This film is a remarkably harrowing character study. Most of the time, the plot takes a back seat- it doesn’t go much further than Harley trying to get money or drugs- but the plot is not the thing that drives this story; what drives the story is the tumultuous, destructive chemistry between characters. This film gives us a passenger car filled with characters to care about, and all of them are barreling blindly towards an inevitable train wreck, and honestly, it’s impossible to look away.

Arielle does an amazing job portraying Harley, which makes sense considering the character is based on her. As she wanders through the streets, bleary-eyed and dejected, continuously making decisions that will sink her further into her habit and further into trouble, we can’t help but feel sorry for her. She inspires so much sympathy, but at the same time so much frustration. You want to help her, you want her to help herself, but time after time she disappoints and fails.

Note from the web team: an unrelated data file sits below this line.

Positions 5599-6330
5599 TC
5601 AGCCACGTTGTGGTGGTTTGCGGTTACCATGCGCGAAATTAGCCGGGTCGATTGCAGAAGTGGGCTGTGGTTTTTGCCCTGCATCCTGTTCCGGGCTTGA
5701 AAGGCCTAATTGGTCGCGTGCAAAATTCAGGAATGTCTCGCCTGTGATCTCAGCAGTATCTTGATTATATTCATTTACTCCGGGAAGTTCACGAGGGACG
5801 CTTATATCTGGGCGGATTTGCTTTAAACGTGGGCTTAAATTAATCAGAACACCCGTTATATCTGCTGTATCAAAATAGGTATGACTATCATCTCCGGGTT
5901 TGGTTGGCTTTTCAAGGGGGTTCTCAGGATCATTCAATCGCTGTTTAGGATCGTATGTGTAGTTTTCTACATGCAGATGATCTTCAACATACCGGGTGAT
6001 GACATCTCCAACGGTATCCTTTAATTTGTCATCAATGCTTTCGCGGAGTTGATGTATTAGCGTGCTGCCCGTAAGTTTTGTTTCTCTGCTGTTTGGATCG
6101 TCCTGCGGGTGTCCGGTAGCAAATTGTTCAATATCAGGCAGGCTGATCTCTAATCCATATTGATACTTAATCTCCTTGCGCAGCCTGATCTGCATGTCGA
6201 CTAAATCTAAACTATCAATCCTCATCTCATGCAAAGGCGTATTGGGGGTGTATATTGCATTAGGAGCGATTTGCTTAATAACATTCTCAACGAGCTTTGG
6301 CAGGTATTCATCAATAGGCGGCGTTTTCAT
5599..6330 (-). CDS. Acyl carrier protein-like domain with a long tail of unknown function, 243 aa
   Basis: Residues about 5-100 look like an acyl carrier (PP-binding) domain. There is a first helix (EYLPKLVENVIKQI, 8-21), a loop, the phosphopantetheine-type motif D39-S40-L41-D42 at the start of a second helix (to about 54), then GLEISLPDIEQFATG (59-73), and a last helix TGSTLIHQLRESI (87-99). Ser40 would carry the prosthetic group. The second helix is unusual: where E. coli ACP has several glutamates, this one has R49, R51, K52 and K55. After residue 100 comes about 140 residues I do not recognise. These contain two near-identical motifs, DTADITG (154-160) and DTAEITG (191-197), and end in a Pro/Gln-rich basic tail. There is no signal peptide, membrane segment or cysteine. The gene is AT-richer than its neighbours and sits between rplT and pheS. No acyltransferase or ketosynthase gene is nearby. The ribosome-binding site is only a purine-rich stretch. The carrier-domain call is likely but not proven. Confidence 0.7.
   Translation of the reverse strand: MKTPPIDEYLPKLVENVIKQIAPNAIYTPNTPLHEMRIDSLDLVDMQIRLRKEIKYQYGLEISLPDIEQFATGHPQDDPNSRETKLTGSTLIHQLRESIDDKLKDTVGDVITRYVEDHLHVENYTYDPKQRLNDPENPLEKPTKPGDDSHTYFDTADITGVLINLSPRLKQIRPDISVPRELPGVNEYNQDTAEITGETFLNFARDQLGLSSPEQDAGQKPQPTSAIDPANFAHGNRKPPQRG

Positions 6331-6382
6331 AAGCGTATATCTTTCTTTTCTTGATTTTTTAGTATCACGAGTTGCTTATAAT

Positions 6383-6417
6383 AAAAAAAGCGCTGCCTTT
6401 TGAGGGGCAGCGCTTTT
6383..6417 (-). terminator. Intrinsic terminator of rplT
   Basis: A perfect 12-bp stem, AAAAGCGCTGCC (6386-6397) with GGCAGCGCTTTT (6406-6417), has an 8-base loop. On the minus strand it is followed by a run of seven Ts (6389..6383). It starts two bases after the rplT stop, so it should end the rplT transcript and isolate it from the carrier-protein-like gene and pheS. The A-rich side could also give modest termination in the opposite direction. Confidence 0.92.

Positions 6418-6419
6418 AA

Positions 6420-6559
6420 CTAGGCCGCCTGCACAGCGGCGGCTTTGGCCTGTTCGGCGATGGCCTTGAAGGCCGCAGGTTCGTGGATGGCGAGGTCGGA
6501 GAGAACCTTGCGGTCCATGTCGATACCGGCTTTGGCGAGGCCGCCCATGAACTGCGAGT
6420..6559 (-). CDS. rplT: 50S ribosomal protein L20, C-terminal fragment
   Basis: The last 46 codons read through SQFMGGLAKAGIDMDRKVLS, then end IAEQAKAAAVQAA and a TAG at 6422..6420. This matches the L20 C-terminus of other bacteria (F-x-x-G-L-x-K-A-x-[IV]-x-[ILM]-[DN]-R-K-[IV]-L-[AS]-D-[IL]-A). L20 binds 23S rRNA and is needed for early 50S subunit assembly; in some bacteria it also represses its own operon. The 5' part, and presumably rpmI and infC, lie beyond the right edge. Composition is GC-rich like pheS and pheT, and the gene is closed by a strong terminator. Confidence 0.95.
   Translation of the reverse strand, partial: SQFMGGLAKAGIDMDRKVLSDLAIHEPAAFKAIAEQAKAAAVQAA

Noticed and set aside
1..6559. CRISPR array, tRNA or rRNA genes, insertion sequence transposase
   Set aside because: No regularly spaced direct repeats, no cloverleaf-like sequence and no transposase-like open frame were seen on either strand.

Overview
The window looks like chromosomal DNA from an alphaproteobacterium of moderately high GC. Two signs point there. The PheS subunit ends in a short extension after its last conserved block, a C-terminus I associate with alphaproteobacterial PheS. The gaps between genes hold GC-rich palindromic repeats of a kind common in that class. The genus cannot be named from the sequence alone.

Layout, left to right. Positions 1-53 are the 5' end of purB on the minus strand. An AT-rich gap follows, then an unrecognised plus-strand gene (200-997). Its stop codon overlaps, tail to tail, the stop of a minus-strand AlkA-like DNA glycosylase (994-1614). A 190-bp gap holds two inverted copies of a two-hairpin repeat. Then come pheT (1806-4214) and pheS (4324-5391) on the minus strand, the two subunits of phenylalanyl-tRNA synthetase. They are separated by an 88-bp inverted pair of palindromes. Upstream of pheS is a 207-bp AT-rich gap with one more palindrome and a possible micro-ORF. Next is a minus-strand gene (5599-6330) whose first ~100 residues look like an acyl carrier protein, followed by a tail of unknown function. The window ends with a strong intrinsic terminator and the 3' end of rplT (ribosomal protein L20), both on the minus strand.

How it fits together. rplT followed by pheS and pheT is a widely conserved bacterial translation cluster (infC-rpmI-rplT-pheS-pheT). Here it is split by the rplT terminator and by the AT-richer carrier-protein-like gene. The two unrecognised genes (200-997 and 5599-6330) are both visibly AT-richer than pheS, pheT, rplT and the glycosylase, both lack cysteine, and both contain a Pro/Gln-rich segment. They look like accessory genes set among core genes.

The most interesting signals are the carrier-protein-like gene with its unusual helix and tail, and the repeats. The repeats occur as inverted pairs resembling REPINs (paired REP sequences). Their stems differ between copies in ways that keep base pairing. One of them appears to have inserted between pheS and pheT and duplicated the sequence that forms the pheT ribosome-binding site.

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But she keeps trying. She is determined. And though her determination is misplaced- directed towards finding enough drugs to keep her from getting sick- we still can't help but hope she does the right thing next time. She is such a beautifully broken, schismatic character. I found myself drawing many comparisons between Harley and Rodion Raskolnikov. She is a slave to her heroine as Rodya was a slave to liquor; both characters are poor but do nothing to rectify their situations, despite many opportunities to do so; both do things that cause themselves and others harm without thinking them through, turning to violence on impulse, lashing out at those who help them; both characters are reckless and put themselves at great risk for minimal gain.

I suppose many people could look at this movie and see only sadness, only darkness. It is a sad story, that much is true, but it’s important to look beyond the circumstances in which the character find themselves, to try and find some semblance of meaning, some light in all this. Harley is always looking for redemption no matter where she goes, she’s just always looking in the wrong places; but she is at heart, despite all her flaws, a good person.

This is one of the reasons why this movie is so good: because it convinces you to root for a character so deeply flawed, so horribly broken, that it gets you to want to believe in some sort of redemption for her. I found there is so much beauty in this film. Down among the broken hearts, slit wrists, needle-pierced veins, and drug-riddled minds- in the trash-filled gutters of our society, people can still find love; it might not be whole or perfect, but they can still find it.